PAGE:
Correspondence  |   September 1999
Intramuscular Opioid Injections: A Step in the Wrong Direction 
Author Notes
  • Research Associate Professor
  • Department of Anesthesia
  • Faculty of Medicine, University of Montreal
  • Montréal, Québec, Canada
  • Director
  • ICOM Health Original Investigations
  • Johnson and Johnson
  • Raritan, New Jersey
  • Clinical Associate Professor
  • Department of Medicine
  • Robert Wood Johnson School of Medicine
  • University of Medicine and Dentistry of New Jersey
  • New Brunswick, New Jersey
  • Assistant Professor
  • Department of Anesthesia
  • Faculty of Medicine
  • McGill University
  • Montreal, Quebec, Canada
Article Information
Correspondence   |   September 1999
Intramuscular Opioid Injections: A Step in the Wrong Direction 
Anesthesiology 9 1999, Vol.91, 891. doi:
Anesthesiology 9 1999, Vol.91, 891. doi:
In Reply:—
We appreciate the comments of Dr. Fitzgibbon et al.  regarding our study, which shows that regularly nurse-administered intramuscular (IM) injections of morphine are less costly and provide comparable analgesia to patient-controlled analgesia (PCA) after hysterectomy. 1 We welcome the opportunity to elaborate on important issues that we could not address in our article because of space limitations. We want to emphasize from the onset that we did not propose to “return to the dark days of postoperative pain management.” Similarly, their concluding remark, that “IM injections of opioids has had its day and failed miserably,” applies solely to on-demand scheduling of administration, which we believe is irrelevant to our findings. In our study, we purposely chose not to compare PCA with on-demand IM injections precisely because of the well-recognized inadequacies of this mode of administration. 2,3 Instead, we chose to assess the comparative benefits of PCA versus  regular IM dosing in terms of efficacy and cost.
Our results showed that the two techniques were equally effective, but the patients on IM therapy received more morphine, required a greater number of dose adjustments, and consumed more nursing time. Fitzgibbon et al.  argue that this is perhaps a testament to the individualization, ease of administration, and overall success of PCA. They are right in a way, but they omit several important points, including the cost of the technique, a crucial element to consider in these days of increasing budget constraints in our healthcare system. Our study is the first to provide a thorough cost analysis of PCA. This analysis showed that PCA was more costly than regularly nurse-administered IM injections, although the cost for the pumps themselves were counted as zero. Considering that the two techniques were equally efficacious, one must ask whether one wants to pay extra for something that is no better.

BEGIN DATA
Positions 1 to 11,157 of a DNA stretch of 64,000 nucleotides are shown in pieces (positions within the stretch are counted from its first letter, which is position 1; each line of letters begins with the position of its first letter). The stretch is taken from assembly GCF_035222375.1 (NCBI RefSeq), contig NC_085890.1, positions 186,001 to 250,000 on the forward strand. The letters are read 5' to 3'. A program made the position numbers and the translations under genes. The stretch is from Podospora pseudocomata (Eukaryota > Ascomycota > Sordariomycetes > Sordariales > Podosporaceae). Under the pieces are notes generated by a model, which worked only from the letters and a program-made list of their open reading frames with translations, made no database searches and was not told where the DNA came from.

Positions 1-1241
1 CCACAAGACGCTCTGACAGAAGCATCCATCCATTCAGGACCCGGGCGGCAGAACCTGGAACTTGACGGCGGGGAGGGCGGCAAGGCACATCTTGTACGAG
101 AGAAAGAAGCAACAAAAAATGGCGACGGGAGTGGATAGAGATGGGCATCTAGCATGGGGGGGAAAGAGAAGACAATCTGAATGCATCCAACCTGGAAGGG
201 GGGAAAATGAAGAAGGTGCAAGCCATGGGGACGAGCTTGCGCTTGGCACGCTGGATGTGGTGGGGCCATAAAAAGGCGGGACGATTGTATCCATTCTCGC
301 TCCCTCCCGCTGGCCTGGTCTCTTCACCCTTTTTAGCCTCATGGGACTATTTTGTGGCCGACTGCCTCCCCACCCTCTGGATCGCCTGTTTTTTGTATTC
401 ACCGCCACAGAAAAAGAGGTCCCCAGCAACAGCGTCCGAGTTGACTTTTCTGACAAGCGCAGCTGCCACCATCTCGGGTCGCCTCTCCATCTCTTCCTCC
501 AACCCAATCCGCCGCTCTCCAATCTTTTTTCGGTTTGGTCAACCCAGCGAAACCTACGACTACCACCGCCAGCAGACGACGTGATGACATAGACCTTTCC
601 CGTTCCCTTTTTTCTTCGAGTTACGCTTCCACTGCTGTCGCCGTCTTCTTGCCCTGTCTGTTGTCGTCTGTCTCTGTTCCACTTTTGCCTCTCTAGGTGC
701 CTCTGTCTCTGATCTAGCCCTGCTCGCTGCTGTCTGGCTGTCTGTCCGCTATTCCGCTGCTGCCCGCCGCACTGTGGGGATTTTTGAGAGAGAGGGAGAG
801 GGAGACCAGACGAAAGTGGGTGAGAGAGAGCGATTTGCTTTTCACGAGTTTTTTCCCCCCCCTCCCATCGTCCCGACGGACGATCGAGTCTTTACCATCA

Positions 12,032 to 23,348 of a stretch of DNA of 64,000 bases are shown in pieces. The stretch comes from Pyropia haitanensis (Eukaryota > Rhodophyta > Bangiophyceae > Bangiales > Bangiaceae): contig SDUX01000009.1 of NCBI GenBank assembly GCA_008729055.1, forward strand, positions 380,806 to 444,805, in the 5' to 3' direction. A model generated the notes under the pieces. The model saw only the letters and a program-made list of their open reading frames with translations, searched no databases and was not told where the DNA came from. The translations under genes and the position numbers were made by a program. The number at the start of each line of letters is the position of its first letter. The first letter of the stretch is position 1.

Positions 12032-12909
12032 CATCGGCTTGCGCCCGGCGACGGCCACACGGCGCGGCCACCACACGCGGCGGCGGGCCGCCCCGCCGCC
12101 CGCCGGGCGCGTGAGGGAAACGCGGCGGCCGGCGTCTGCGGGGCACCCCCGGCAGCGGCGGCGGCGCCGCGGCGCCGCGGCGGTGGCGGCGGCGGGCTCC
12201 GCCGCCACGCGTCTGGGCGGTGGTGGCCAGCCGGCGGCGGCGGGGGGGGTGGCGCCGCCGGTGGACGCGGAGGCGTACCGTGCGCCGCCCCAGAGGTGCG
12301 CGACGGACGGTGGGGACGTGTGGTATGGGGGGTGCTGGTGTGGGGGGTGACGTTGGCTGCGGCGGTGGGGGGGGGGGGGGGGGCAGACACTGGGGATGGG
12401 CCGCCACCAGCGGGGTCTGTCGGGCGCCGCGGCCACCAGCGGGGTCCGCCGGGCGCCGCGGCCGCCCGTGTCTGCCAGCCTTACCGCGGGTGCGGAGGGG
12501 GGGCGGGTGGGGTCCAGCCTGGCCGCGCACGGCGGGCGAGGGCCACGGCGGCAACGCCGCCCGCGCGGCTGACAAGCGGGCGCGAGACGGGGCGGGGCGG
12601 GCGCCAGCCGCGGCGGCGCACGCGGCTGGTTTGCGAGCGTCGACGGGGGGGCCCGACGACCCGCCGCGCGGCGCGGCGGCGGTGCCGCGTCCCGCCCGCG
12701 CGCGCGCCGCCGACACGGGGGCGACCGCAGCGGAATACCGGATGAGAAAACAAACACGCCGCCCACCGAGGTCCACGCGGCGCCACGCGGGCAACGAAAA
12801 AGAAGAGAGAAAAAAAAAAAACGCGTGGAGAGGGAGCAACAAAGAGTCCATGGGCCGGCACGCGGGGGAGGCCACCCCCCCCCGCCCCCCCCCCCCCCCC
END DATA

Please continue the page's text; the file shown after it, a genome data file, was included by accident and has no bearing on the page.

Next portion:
Patient satisfaction is obviously an important aspect to consider in such a context. According to Fitzgibbon et al.  , if we had used a crossover design so that our patients had the chance to compare the two techniques, they might have preferred PCA. They are probably right. IM injections are indeed painful, but it is common clinical practice to rotate the injection site to different areas (buttocks, arms, thighs) to minimize patient discomfort. Our suggestion, 1 to replace the IM injections by subcutaneous injections administered through a winged infusion set, is an even better solution that probably would enhance patient satisfaction. But even if patients persist in preferring PCA to nurse-administered subcutaneous injections, two issues still must be considered. First, the preference for PCA should be of such a magnitude that it overwhelms the cost advantage of IM therapy (mild preference in the face of important cost disparities is not a compelling argument). Based on previous observations, 4–6 this seems doubtful, but further research is clearly needed in this field. 7 Patient satisfaction ratings are usually very high irrespective of the analgesic regimen used, and it is by no means clear what such ratings represent. 8–10 As pointed out by Egen and Ready, 8 patient satisfaction with postoperative analgesic care is a complex issue. It encompasses and reflects many factors such as personal preference, patient expectation about pain relief, communication with healthcare providers, perceived compassion, etc.  8–10 Progress in this area requires more studies on the sources of patient satisfaction (or dissatisfaction) with PCA and other types of analgesic regimens. However, these satisfaction ratings should not be used in isolation from other data such as postoperative pain scores and medication intake because they could lead to erroneous conclusions about the quality of pain management. 7